making the future tangible
It was a considerable pleasure to meet Victor Lombardi after JJG’s Elements talk in Manhattan some years ago. I pay attention to what he writes at Noise Between Stations, but it was Peter that drew my attention to what Victor’s been writing about what he calls tangible futures. It’s impressive and innovative thinking, and represents a concrete method for people who are in the business of solving other people’s problems.
In a strange coincidence, I wound up reading Victor’s post(s) on this topic right after I attended Pentagram’s “Design Heavyweights” case study presentation at SFMOMA last week. During it, several things Pentagram partner Michael Beirut talked about mirrored Victor’s points. Here’s what he had to say.
Having been charged with naming and creating the identity for United Airlines’ low cost operator (“LCO” in industry jargon), Pentagram created a presentation that walked the client through their creative process and arrived at their recommendations on the name and brand direction. The deck was intended to get “everyone nodding at the same time,” according to Michael, and included something I thought was brilliant:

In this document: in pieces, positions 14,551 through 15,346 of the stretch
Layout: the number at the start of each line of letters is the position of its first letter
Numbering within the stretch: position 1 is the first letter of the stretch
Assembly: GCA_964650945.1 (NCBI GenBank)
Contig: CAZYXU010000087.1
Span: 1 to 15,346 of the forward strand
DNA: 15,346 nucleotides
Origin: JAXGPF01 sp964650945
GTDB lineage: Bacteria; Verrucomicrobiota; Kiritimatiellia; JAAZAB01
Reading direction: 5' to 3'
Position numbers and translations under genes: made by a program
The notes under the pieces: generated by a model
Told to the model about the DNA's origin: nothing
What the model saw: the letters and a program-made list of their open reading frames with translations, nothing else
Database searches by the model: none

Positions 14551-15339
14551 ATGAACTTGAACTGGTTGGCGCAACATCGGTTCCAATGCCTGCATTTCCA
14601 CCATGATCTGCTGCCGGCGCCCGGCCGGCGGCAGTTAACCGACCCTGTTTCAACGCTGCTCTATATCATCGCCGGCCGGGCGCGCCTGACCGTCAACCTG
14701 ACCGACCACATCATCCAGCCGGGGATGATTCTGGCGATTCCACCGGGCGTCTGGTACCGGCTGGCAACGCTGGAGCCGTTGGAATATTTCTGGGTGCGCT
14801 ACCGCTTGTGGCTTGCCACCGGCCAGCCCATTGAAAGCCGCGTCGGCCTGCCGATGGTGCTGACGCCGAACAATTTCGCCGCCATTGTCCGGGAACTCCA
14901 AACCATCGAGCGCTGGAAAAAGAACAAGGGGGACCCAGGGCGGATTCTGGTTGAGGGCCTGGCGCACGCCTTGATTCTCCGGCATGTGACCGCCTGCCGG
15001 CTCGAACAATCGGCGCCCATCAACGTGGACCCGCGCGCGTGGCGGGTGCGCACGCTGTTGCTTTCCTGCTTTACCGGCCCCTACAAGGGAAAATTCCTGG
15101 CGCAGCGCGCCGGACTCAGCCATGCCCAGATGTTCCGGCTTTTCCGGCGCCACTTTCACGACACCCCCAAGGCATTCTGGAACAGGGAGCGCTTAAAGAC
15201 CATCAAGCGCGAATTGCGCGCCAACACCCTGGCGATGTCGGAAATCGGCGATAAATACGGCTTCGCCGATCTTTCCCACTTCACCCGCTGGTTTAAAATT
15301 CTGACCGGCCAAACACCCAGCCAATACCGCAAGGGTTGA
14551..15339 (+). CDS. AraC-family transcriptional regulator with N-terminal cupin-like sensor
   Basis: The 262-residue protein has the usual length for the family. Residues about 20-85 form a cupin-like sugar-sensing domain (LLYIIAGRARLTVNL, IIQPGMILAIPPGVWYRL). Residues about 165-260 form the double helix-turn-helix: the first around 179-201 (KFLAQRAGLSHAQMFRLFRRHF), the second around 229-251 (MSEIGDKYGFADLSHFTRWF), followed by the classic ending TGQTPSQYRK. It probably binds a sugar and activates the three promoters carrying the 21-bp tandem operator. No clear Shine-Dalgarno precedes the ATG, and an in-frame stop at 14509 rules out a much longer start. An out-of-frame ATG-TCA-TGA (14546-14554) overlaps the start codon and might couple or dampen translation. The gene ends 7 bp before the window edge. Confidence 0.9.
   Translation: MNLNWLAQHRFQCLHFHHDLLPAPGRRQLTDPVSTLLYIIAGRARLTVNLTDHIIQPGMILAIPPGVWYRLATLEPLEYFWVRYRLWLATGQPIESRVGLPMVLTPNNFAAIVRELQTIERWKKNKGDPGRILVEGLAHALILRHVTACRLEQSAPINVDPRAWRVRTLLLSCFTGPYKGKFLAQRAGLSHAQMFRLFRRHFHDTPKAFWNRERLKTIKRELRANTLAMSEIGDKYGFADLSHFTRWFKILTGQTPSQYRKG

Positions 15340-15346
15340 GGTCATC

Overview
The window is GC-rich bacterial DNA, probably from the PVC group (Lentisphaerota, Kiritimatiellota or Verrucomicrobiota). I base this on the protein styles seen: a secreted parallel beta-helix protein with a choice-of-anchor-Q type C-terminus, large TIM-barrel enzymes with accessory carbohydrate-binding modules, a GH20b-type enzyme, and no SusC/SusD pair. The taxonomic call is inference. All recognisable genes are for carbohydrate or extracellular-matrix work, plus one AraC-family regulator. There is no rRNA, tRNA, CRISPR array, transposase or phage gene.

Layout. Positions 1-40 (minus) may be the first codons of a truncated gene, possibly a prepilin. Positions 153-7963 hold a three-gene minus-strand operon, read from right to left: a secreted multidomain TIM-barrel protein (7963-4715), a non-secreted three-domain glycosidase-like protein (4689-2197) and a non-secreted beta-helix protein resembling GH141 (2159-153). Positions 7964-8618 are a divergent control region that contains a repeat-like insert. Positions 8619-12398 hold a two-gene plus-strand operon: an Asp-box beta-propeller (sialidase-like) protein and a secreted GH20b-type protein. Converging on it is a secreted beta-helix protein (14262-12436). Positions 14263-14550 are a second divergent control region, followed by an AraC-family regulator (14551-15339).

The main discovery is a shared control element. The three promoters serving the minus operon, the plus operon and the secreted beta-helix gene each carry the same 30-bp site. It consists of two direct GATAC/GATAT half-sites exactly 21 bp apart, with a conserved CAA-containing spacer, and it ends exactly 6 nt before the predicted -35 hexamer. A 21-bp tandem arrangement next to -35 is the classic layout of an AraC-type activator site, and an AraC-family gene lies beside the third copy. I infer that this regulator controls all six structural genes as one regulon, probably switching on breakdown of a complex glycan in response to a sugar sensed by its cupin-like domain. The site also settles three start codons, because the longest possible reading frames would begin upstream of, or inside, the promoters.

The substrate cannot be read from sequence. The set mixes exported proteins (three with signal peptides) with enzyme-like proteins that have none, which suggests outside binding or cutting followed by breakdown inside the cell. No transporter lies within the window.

They actually mocked up FAKE articles from the WSJ and put them in the deck. The first was a reminder of just how late United was entering into the market against established LCOs like Southwest and Song. The second was after they’d presented their recommendation – an article lauding United for it’s bravery in pursuing a compelling and unique identity in the LCO space.
Those articles were almost as compelling as the direction itself, and I’m certain they had quite a bit to do with how well the idea sold within the organization.
Victor’s right, and Michael’s right. I think one of the most effective things we can do for ourselves and our clients is to start mocking up the future.